It all began so innocently. Under the direction of Cellular and Final Destination 2 helmer David R. Ellis, none other than Samuel L. Jackson started work on a film that pitted him and a handful of frightened plane passengers against a slew of slimy snakes. But that goofy nugget of an idea, which would flirt with being titled Pacific Air 121 before settling on the much more cheese-tastic Snakes on a Plane, would bloom into a widespread word-of-mouth sensation, building up enough homegrown hype to measure up against summer offerings like The Da Vinci Code and X-Men 3. The downside is that so much anticipation could end up sinking a movie, but fear not, movie fans. Snakes on a Plane has your back, dishing out 105 minutes of gruesome gore and delicious tongue-in-cheek thrills.
After witnessing Hawaiian crime boss Eddie Kim (Byron Lawson) murder a prosecutor in cold blood, average shlub Sean (Nathan Phillips) finds himself running for his life and being confronted with no other option but to report what he saw to the FBI. Of course, Eddie isn't about to let this witness get away that easily, and he's devised a particularly nasty way of taking Sean down. On a flight from Hawaii to Los Angeles, dangerous and exotic snakes -- riled up by pheromones -- are let loose to wreak havoc while the plane is in midair.
Luckily, one man is prepared and determined to keep as many passengers alive as possible: Neville Flynn (Jackson), the agent charged with protecting Sean, who quickly gathers the remaining survivors, from a flight attendant on her last assignment (Julianna Margulies) to a rap star (Flex Alexander), and goes to any lengths possible to fend off the rest of the encroaching reptilian threat.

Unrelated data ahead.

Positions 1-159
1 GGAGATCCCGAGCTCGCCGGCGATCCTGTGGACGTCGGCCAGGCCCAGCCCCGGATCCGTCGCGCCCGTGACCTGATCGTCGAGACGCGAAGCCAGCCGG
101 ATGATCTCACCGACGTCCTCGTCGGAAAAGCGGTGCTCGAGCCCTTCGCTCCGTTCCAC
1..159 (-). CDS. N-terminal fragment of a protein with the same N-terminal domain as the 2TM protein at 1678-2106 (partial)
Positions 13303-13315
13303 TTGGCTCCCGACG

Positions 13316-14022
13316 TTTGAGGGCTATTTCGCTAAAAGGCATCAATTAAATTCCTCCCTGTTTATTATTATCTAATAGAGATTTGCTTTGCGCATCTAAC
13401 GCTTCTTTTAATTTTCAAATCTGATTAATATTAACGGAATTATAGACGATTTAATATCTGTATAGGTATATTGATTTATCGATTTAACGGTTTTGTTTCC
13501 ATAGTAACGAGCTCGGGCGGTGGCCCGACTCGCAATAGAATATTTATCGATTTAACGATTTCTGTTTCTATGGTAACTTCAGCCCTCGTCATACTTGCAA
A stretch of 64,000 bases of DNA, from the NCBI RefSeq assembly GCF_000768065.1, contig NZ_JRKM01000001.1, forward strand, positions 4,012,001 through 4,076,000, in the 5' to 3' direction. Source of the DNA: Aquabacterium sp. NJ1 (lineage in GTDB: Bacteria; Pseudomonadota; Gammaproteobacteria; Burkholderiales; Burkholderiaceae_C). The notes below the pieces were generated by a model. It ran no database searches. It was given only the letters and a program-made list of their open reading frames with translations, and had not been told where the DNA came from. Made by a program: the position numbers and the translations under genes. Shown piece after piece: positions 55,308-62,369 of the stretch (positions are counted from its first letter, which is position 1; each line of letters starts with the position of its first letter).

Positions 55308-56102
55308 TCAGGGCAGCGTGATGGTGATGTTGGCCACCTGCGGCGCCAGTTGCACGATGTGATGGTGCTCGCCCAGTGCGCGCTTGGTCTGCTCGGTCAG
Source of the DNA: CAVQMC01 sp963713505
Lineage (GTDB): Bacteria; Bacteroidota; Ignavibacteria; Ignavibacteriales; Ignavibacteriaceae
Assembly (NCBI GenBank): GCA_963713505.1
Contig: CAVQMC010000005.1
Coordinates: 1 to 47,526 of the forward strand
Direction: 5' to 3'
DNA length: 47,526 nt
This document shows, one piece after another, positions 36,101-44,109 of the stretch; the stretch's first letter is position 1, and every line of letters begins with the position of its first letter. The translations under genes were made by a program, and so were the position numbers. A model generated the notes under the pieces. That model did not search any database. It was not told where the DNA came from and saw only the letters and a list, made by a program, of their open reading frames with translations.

I'll tell you right now, if you look at the idea of Sam Jackson fighting off rattlers, cobras, and pythons (oh, my!) on an airplane and don't giggle like a schoolgirl, then Snakes on a Plane is not for you. This is a film that wears its B-movie status on its sleeve, so if you go in expecting an emotionally-complex, Hitchcockian thriller, you may be let down. Snakes on a Plane is nowhere close to being a perfect movie, but it's two tons of goofy fun, and that's all Ellis and crew want it to be. You'd be surprised with how well and how often Snakes on a Plane generates a creepy and intense atmosphere with the title creatures, turning the plane into a demented funhouse where snakes are likely to pop out of any corner or cabinet, leading to a number of jump scares that actually are scary.
Ellis isn't afraid to ratchet up the violence along with the suspense, either, featuring some icky snake attacks upon parts of the human body where one would especially like to avoid being bitten (this applies to the guys and the gals). And the threats don't lie with the snakes alone, as other incidents (including the hefty damage the plane itself ends up taking) add to the tension as Flynn tries to get as many people on the ground alive as possible. All of this, combined with a story that doesn't take itself too seriously and another badass performance from Jackson (one that culminates in one of the year's most memorable lines of dialogue) results in one entertaining creature feature.
What complaints I have about Snakes on a Plane are standard-issue with B-movies of all varieties. The writing isn't that sharp (aside from the line, of course), the supporting characters and their stories are dull and predictable for the most part, and the running time does tend to stretch the already thin premise from time to time. But when all's said and done, after sitting through a summer of epic pirate battles and superhero brawls, it's nice to see a movie like Snakes on a Plane taking a more simple approach to entertaining moviegoers: freaking the heck out of them and throwing in a few laughs in the process.
MY RATING: *** (out of ****)
(Released by New Line Cinema and rated "R" for language, a scene of sexuality and drug use, and intense sequences of terror and violence.)